There is a wide variety of state and federal statutes designed to encourage employees in both the public and private sectors to “blow the whistle” on conduct by an employer or an employer’s agents which they believe may be unlawful, constitute a gross misuse of public funds, or else pose an imminent threat to the health and safety of others.The majority of these statutes establish fairly robust protections against retaliation by an employer for employees who report such unlawful conduct or waste. Chief among these are those statutes and regulations enforced by the Occupational Safety and Health Administration (OSHA), such as the Occupational Safety & Health Act, the Surface Transportation Assistance Act, the Sarbanes-Oxley Act, and various environmental protection laws. Additionally, the Murphy Law Group often encounters violations of the Pennsylvania Whistleblower Law (PAWBL) as well as the New Jersey Conscientious Employee Protection Act (CEPA).Finally, the federal False Claims Act and the Internal Revenue Service Whistleblower Program both provide substantial monetary incentives – in addition to anti-retaliation protections – with the goal of encouraging employees to come forward with information concerning certain fraudulent conduct by government contractors and other employers.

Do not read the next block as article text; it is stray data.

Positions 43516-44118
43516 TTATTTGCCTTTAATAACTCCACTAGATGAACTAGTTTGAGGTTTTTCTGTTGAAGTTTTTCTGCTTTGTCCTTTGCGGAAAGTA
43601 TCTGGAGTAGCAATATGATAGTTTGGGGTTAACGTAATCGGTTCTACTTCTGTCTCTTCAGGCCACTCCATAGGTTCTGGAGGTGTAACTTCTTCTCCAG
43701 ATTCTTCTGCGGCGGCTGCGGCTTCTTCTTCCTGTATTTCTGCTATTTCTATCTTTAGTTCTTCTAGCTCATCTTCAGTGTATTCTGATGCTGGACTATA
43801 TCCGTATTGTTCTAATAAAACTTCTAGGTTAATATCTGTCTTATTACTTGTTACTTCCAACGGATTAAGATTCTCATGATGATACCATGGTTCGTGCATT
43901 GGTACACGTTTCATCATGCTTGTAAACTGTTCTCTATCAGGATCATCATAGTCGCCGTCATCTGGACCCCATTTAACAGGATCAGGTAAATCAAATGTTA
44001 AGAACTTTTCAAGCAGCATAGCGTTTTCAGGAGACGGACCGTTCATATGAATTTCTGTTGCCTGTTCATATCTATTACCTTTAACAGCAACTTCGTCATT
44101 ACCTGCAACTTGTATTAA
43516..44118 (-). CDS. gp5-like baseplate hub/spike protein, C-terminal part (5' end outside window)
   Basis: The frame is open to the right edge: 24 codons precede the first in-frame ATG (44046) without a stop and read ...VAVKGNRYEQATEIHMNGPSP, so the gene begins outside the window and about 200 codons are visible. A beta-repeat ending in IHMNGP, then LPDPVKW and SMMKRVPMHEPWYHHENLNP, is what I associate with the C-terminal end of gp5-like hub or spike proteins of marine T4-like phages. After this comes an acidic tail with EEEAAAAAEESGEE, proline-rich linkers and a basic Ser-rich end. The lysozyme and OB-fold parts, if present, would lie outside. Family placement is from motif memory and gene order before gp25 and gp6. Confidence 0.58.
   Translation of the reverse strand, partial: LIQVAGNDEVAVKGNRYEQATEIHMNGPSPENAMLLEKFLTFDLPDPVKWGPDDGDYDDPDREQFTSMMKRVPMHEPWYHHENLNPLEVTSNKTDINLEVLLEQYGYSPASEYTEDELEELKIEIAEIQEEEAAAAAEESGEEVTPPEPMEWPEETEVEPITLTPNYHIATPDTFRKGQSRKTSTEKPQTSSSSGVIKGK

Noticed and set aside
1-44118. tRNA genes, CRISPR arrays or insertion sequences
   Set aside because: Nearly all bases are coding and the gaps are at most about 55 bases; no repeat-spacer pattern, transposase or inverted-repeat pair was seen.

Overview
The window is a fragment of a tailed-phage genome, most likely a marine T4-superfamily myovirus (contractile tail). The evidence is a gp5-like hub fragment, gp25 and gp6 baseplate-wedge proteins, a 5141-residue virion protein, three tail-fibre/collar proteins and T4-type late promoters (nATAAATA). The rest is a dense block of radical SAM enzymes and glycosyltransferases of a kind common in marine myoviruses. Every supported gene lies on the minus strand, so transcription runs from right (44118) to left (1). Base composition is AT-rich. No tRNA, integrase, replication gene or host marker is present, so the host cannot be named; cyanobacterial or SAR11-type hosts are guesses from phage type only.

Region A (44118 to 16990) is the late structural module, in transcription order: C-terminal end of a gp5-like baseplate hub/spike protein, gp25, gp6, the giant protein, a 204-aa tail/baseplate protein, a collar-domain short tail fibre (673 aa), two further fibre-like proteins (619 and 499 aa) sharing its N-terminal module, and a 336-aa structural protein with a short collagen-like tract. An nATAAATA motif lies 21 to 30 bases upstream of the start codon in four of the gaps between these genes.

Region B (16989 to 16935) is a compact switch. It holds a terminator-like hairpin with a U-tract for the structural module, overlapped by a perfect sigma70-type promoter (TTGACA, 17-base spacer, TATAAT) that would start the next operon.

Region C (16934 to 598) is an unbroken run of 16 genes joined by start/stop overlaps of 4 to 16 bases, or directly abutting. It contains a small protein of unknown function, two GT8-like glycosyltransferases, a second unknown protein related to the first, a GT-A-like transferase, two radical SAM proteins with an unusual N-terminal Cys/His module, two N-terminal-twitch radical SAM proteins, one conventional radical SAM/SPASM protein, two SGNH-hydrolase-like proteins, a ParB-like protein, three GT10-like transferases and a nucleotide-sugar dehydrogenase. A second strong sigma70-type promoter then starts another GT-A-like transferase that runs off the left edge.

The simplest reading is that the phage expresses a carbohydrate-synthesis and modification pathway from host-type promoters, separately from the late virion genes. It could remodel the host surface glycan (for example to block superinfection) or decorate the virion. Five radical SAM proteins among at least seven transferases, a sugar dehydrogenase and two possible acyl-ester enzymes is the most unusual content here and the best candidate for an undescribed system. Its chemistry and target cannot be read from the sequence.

Nevertheless, the scope and level of the protection offered by these laws often varies considerably. For example, the PAWBL offers strong anti-retaliation protections, but generally only applies to individuals employed by a “public body” or for a private employer who receives certain public funds. On the other hand, the Occupational Safety & Health Act protects private sector employees from retaliation for reporting, among other things, unsafe working conditions, but establishes a strict thirty (30) day timeframe in which an employee who has been retaliated against must submit a complaint to OSHA or risk forfeiting his or her right to relief entirely.
If you believe you have been demoted, discharged, terminated, or otherwise retaliated against for reporting conduct which you believe to be fraudulent or unlawful to your employer or a local, state, or federal agency, you should contact our firm to discuss whether your situation may be covered by one or more of the numerous whistleblower statutes under state and federal law.